In the United States, low-income housing subsides are traditionally assumed to be a welfare program of income redistribution in favor of the poor, part of the social safety net designed to correct the apparent failure of the private housing market by providing decent housing at prices the poor can afford. It is moreover assumed that the long-term goal of low-income housing programs is to expand the housing opportunities of the poor.
In this study, we argue instead that despite formal claims of providing decent, safe, and sanitary housing for the poor, federal low-income housing programs have actually been used as instruments of urban renewal while accomplishing little to realize their formal goals. Born in the economic depression of the 1930s, low-income housing in the United States has been used to solve urban problems not directly related to the housing needs of the poor. And to the extent that low- and moderate-income families have received any housing assistance from the federal government, the benefits realized have been significantly depreciated by racial and income-based segregation in these programs. Although the levels have diminished since the civil rights movements of the 1960s, there still is significant segregation of subsidized housing tenants, both by race within and among housing projects and of the projects themselves from moderate- and high-income residential neighborhoods.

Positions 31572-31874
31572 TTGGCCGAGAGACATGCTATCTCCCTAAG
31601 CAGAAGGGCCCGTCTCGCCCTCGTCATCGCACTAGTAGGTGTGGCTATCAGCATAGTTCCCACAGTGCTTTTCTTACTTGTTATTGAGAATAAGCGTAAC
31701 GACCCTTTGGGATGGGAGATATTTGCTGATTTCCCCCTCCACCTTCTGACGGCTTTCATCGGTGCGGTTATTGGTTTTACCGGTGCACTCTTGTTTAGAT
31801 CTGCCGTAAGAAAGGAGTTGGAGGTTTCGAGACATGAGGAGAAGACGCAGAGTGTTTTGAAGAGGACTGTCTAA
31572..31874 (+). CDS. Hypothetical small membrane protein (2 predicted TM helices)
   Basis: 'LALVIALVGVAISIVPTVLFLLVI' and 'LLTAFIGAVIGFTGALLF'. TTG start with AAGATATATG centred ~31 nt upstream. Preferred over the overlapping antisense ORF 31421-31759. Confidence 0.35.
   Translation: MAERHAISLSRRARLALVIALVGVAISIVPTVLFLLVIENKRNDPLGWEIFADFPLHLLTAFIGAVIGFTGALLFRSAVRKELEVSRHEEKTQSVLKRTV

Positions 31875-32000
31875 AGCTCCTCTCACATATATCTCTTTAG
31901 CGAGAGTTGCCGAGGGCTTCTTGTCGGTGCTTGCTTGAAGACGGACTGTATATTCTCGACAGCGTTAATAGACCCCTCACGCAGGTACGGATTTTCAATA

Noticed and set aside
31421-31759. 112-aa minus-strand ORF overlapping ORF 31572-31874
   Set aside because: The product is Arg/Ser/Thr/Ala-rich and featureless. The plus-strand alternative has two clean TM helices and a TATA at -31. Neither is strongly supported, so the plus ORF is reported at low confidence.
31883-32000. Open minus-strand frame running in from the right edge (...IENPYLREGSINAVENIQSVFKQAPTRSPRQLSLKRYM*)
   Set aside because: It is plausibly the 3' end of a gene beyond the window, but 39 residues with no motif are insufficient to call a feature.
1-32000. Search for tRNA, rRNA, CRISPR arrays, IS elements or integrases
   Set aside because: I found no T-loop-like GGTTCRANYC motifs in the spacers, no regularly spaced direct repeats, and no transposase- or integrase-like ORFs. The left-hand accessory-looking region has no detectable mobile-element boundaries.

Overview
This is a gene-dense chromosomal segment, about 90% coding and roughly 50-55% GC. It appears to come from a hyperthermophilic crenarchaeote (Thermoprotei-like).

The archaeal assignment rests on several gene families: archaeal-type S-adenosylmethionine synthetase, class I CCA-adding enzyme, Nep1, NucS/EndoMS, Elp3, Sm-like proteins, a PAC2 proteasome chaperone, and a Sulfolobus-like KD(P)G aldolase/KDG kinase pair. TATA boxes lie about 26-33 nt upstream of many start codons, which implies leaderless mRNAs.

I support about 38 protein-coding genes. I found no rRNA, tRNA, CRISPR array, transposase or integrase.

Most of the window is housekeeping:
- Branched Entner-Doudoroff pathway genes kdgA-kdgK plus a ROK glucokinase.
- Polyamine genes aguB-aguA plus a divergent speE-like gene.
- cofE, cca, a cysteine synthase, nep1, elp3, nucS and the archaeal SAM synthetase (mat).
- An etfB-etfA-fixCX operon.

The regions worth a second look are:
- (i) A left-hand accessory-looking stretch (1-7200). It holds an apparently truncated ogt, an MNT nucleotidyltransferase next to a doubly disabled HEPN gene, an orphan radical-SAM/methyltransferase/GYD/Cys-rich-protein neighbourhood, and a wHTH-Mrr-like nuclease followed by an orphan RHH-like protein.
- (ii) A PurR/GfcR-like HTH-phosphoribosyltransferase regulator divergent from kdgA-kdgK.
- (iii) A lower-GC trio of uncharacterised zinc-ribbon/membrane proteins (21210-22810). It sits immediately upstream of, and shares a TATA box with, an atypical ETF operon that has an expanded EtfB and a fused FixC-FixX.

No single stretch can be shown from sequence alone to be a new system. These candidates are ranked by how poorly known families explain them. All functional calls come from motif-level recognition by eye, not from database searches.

Following the introduction, beginning around 1960, of new forms of housing subsidy, such as those targeted to the elderly, public housing has increas